THROOP residents fear hundreds of thousands of visitors will descend on their streets if council plans for Hicks Farm go ahead.

And the recently formed Throop Village Conservation Group is claiming Bournemouth council's currently under way consultation is being conducted under the radar as the borough fears a deluge of criticism.

The council intends the site, which it owns and says has been "neglected" for some time, to become a major entrance to the proposed Stour Valley Park, alongside Hengistbury Head and Kingston Lacy at either end.

Proposals for the site include a working farm for visitors, a community garden, river walks, wildlife watching and exercise activities.

Throop resident Julie-Anne Houldey, of the conservation group's committee, said residents have received no written communication from the council, no posters have gone up, and an 'information caravan' set up by the borough with details of the proposals has been stationed in Muscliff's Kingfisher Barn, rather than in the village.

"We feel aggrieved that the council has been quite secretive in their approach, and has not been consulting with local residents," she said.

"This plan will absolutely devastate this area, which is in a conservation area.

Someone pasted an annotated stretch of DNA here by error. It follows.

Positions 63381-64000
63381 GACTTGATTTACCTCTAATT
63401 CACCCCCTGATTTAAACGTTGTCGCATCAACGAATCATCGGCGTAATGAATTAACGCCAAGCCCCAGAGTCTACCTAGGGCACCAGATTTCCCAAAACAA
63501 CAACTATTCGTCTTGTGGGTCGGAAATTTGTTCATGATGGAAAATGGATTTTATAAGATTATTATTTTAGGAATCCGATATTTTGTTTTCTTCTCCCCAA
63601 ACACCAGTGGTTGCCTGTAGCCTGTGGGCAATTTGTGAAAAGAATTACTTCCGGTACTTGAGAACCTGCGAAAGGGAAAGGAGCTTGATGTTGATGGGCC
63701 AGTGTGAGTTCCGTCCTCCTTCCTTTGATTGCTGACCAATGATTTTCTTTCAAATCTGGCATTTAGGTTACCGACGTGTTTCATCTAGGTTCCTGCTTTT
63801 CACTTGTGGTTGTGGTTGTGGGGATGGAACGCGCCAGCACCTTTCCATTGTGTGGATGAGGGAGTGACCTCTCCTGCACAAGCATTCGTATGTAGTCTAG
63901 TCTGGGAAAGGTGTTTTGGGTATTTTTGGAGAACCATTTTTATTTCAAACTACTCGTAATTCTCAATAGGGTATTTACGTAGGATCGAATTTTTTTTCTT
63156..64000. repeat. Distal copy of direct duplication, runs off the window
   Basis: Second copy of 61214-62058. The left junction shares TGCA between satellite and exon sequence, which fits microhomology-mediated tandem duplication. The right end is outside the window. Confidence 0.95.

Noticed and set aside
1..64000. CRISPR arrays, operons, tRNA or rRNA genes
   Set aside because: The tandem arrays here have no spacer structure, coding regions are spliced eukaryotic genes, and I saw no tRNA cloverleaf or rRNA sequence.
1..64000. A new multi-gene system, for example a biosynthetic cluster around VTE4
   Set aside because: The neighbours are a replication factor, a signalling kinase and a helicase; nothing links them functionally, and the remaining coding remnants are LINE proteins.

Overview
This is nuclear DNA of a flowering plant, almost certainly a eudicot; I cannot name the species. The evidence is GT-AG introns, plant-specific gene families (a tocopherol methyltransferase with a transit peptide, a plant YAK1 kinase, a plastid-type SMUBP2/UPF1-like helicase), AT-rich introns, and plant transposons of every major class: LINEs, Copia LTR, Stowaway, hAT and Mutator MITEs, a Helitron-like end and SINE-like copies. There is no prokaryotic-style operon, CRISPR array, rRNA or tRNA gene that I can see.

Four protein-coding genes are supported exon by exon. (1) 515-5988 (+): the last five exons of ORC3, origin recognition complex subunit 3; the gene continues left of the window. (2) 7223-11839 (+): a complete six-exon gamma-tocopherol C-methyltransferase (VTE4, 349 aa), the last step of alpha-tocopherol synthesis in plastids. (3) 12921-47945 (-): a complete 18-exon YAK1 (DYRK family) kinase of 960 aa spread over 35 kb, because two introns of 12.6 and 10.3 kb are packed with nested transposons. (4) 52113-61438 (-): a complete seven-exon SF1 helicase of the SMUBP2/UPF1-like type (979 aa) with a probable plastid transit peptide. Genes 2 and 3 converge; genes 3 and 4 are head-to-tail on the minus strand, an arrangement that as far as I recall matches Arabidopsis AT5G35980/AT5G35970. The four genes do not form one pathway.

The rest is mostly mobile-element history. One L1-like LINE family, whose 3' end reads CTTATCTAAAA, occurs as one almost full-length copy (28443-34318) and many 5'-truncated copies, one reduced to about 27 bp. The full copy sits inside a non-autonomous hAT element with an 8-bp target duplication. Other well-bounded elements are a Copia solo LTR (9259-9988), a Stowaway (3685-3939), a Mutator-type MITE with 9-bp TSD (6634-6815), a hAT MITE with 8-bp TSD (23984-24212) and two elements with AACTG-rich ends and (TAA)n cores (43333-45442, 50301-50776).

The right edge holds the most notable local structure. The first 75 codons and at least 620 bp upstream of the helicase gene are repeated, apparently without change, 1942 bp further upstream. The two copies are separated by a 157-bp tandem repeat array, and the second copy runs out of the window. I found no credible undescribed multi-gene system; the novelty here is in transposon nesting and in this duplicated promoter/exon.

"Elsewhere natural habitats have been completely ruined by opening up the countryside."

Also, she said, information about the scheme had only gone online days after the consultation began.

According to the website, the information caravan is due to be stationed at Throop Mill on August 16-18, at different times each day. But otherwise it is at Kingfisher Barn until August 27.

Group secretary Toby Blackmore said: "Just putting the caravan a mile away from the village is a great example of the council's approach to this consultation."

He said the borough's plans would see Hicks Farm given the same tourism status as Hengistbury Head, which receives a million visitors a year, and Kingston Lacy, which receives 350,000 visitors a year, and it could expect similar numbers.

"It seems incredible they would plan to put something in a small hamlet with the kind of numbers they are talking about," he said.

Ms Houldey said she thought an area of council-owned land beside Cherry Tree Nursery, just off the New Road roundabout, would be better suited for the scheme.

Bournemouth council has been contacted and its response will be published when received.